I am cold, so I open my eyes, and I am under the kitchen table. I do not remember falling asleep here. I never sleep in the kitchen. I do not like the floor because it is cold and my paws click on it and they scare me.
I stand up and click my way to my dish. It is empty, but the big bag is next to it and open. This is not where it should be. It should be in the cupboard next to the bones. I think that I can knock it over, so I bat at it and it falls, sending kibble everywhere. Celia will be mad and might even get the newspaper, but that’s ok because she forgot to put the food in my bowl and she forgot to put the bag away. I crunch on some kibble and go to get a drink of water, but that bowl is also empty, so I click over to the bathroom and get some water from the toilet. Celia does not like this at all, but she cannot see me so I cannot get caught.
I walk into the living room with the soft rug and sit down on my big pillow. I hear a door slam and I growl a little, but quiet, because there are always doors slamming and Celia says “don’t bark.” But I have to bark, because what if it’s DANGER? Celia tells me to watch out for DANGER. Celia is my special person and I am her special buddy. She asks me who her special buddy is, and I say it’s me, Buddy, my name is Buddy and I am special. And then she says “It’s Buddy” and I lick her face and smile even though I just told her that and why doesn’t she always understand me? She makes so many sounds with her mouth and I can’t do that. Sometimes she knows what I want, though. Sometimes I can sigh and she’ll sigh the same and I think that she must feel how I feel. And if I lick the wart on her knee, she takes me for walks or gives me snuggles. And I put my chin on her lap to tell her I want to go to bed and would she come too and pet my head until I fall asleep?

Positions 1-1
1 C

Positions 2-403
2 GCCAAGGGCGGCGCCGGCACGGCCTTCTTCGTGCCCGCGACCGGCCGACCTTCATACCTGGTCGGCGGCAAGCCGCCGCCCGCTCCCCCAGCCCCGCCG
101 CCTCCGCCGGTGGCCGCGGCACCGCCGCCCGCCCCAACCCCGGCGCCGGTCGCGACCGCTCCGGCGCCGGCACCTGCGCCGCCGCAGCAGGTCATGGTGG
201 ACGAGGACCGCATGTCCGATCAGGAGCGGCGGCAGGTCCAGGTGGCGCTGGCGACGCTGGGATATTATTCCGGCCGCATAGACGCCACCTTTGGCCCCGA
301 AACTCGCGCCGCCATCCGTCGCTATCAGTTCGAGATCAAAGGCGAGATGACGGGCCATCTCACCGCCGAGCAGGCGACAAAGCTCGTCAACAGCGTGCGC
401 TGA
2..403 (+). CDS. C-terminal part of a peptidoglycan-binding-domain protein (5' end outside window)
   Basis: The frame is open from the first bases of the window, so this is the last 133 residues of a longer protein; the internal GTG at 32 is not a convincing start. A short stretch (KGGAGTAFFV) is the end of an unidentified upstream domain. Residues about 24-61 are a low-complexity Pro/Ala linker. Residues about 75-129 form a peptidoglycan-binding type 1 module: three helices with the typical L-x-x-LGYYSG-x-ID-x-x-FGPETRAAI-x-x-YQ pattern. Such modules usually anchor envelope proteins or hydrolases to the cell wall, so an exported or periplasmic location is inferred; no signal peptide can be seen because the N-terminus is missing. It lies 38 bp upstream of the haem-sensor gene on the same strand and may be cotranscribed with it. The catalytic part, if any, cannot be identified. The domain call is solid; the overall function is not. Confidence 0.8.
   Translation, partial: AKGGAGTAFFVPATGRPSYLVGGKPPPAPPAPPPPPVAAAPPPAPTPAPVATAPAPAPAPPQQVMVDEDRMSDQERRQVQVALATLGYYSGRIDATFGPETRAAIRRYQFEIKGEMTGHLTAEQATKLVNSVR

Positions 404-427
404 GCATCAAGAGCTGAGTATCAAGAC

But sometimes Celia is hurt and I cannot help her. Her eyes make salty water that I tried to lick away, or find the part that hurts her to clean that, but she never shows me. Sometimes she hugs me so tight I feel like I can’t breathe, but I am a special buddy and I never snap at her, sometimes just a little growl to show she’s hugging too tight. Sometimes we hide under the blankets all day, and Gracie comes and takes me for a walk. She rattles my collar and I come running, and Celia stays in bed. Sometimes Celia is in the office with her computer and then later in the day we go to the park together and that is more fun than walking to the corner with Gracie.
My big pillow is warmer than the kitchen floor and it is soft. Usually Celia puts it by the couch so we can sit next to each other but today it is in the spot by the fire place where it goes when company is coming. Celia is not very tidy but last night she cleaned the whole house and when I licked her knee she batted me away. “I have a lot left to do, Bud,” she said, and turned away from me. I was sad, so I went to the kitchen. I must have fallen asleep there.
Buried in my pillow I find Ferdie, my furry friend that Celia gave to me when she became my person. He has red feathers and they tickle my nose and I sneeze. I drop him on the table next to the letters that Celia takes to the big box on our walks. There are a lot of them and I push them off the table with my nose. They smell like Celia.
When I was a puppy I lived in a cage in a room with a bunch of other dogs. I do not remember my mother very much but she was in the cage with me for a while. Then when I got big they moved me to my own spot, and that is when Celia found me. Lots of people came to play with me but no one ever took me home until Celia. She came with Gracie, who is her helper, and we played catch and ran around the yard. I was used to this and did not expect to go home, so when Gracie said “Is he the one?” I didn’t know what she meant. They took me back to my cage, and talked to one of the people that used to feed me and he said that I would make a good companion animal. I didn’t know what that was, but I heard the word “good” so I must have been a good boy. That night they gave me a bath which I did not like, and then in the morning after I went outside Celia came and took me out of my cage. We walked to the car, and she opened the door for me. “Hop in, Buddy. We’ve got a long drive ahead of us.”